I find the arguments for a payment with flat and earnings-related components the most compelling. This is how the system is structured in Finland and, technically, how it is structured in the US. I say “technically” because, in normal times, the flat component in the US system is so low — less than $20 per week in some states — that it does not really exist for all practical purposes.

Benefit Level

Unlike administration, eligibility, and benefit structure, it is hard to list a number of categorical options when it comes to benefit levels. It is impossible to avoid some arbitrariness when it comes to selecting a flat payment amount or a precise earnings-related formula.

In broad terms, I think it is clear that, in normal times, the flat payment should, along with the rest of the welfare state, be sufficient to meet your basic needs but not so high that it significantly exceeds what you believe the lowest wage in the economy should be. The earnings-related formula should be generous enough that most workers are able to avoid a severe income decline in unemployment.

Activation Requirements

The last big question is: what activation requirements should be imposed on individuals receiving unemployment benefits? Activation requirements, which refers to various activities that unemployed people must do to retain their benefits, do not fit into a simple categorical scheme, but we can imagine four rough approaches:

  1. No activation requirements. In this scenario, an out-of-work person who self-certifies that they are jobseeking will continue to receive benefits with no questions asked.
  2. Moderate activation requirements. Under this approach, an out-of-work person will be required to provide some proof that they are jobseeking such as by providing the names of companies that they have applied to in the last week.
  3. Stricter activation requirements. These requirements include things like attending counseling, training, or education.
  4. Workfare requirements. In the workfare approach to unemployment, out-of-work people are required to put in a certain number of hours each week doing tasks assigned to them by the unemployment office.

In general, the left favors no or moderate activation requirements over strict requirements and workfare. This is because activation requirements make life harder on the unemployed, consume time that could be used searching for a job, and result in some unemployed people receiving benefit cuts.

Right now, the US has moderate activation requirements in its unemployment system. Stricter requirements may be seen as unnecessary in a system where the benefit levels are low, the benefit durations are short, and benefit eligibility is restricted only to those who have recently separated from work. In other programs for out-of-work people, much stricter requirements have been imposed, such as in TANF where many states have imposed workfare requirements.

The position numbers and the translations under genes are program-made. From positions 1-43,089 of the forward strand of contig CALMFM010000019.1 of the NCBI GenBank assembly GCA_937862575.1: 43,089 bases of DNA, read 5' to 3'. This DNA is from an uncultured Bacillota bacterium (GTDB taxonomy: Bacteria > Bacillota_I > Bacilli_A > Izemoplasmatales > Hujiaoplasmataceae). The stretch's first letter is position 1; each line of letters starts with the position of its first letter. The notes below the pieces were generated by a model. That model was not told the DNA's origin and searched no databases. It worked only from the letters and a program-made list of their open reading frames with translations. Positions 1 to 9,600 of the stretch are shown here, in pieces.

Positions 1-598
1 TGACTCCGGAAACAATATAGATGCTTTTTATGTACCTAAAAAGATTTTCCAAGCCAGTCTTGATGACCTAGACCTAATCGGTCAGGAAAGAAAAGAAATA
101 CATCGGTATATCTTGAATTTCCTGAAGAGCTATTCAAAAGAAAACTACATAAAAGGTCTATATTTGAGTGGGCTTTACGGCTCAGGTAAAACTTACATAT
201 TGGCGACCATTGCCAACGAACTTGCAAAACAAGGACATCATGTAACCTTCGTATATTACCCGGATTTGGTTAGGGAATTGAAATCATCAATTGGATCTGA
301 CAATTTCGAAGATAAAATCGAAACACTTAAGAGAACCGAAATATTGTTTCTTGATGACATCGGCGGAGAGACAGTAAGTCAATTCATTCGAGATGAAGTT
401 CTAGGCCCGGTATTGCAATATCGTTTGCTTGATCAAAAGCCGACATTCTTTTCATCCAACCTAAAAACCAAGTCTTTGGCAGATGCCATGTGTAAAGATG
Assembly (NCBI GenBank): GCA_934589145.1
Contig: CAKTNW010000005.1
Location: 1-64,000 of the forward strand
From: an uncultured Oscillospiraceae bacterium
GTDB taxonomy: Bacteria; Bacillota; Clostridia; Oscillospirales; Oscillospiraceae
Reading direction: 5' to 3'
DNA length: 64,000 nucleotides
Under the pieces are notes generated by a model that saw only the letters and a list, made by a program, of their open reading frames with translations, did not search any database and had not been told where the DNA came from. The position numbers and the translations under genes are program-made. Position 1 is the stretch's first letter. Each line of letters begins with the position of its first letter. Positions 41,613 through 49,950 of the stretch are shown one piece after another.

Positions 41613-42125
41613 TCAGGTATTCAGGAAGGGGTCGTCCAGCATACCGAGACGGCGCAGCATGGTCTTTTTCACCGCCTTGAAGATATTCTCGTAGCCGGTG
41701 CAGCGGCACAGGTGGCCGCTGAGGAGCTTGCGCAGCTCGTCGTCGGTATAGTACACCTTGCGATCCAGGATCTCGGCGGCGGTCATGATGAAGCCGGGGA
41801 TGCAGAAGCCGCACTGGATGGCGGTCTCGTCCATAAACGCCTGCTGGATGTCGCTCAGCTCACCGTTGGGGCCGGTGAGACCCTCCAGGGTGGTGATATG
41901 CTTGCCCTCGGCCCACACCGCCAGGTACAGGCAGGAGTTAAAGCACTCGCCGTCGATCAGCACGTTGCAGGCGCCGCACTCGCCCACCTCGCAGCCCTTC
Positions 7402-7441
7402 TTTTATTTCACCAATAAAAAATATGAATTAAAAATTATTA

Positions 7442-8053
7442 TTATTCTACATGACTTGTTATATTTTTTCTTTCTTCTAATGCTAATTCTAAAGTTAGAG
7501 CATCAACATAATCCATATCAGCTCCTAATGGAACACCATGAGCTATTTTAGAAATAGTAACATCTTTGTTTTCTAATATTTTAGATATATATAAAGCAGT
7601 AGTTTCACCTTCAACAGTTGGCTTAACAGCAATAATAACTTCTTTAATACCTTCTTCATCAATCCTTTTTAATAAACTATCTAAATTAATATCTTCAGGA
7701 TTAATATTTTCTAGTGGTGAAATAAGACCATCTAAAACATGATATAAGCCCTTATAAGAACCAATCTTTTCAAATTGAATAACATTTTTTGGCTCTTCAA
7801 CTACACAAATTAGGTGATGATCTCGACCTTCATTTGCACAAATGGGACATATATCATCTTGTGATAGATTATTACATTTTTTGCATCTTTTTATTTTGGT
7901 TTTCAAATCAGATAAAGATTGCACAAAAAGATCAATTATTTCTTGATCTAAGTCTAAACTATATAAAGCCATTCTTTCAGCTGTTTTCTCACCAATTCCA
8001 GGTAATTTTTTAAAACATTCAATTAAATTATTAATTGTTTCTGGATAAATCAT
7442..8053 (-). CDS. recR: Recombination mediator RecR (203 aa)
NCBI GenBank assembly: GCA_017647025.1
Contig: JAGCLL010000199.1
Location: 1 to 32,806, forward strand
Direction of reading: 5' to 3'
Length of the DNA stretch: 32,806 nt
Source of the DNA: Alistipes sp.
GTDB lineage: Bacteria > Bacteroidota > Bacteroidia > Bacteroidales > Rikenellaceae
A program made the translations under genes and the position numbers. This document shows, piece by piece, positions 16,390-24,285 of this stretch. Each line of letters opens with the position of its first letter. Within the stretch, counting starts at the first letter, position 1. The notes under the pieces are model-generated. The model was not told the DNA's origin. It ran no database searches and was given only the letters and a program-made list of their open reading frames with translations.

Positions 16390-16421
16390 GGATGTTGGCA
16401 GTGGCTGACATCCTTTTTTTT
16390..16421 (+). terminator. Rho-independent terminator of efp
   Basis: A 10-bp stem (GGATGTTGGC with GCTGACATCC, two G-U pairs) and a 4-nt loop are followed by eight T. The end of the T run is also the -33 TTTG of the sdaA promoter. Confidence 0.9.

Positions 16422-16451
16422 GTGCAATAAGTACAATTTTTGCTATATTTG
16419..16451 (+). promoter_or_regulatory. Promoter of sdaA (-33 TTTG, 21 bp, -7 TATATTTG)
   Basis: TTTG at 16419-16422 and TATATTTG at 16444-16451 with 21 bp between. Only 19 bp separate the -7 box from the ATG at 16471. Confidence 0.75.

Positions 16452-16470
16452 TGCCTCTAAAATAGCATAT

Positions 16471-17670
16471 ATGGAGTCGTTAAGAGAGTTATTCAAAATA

Analysis

When you put it all together, the ideal unemployment system in my view is one that is administered by the national government, is available to all out-of-work labor market participants, is structured as a payment with flat and earnings-related components, and has generous benefit levels with no activation requirements.

Recent proposals to reform the unemployment system have made some improvements in these directions, but have also fallen short of the ideal or even gone backwards in some respects.

The Michael Bennet proposal makes good strides in the areas of increasing benefit levels and expanding the number of out-of-work labor market participants who are eligible. But he fails to establish an adequate minimum benefit, fails to include all out-of-work labor market participants, and continues to administer unemployment benefits on the state level.

The Levy Institute Job Guarantee proposal makes good strides in the areas of establishing an adequate minimum benefit and in including all out-of-work labor market participants. But it fails to improve the earnings-related components of the unemployment system, shifts benefit administration to an even lower level of the government, and uses much more onerous workfare activation requirements.

The Job Guarantee is also a major step back from recent progressive ideas about the unemployment system and income security in particular. The long-standing Medicare for All bill (HR 676) provides two years of unemployment benefits equal to 100 percent of prior income up to $100,000 per year for workers displaced during the transition to Medicare for All. These days, you are much more likely to see people arguing that workers displaced by Medicare for All or the Green New Deal should instead receive flat unemployment benefits equal to the minimum wage regardless of how much they used to earn and be required to submit to workfare requirements (the Job Guarantee). This is both bad policy and also likely bad politics.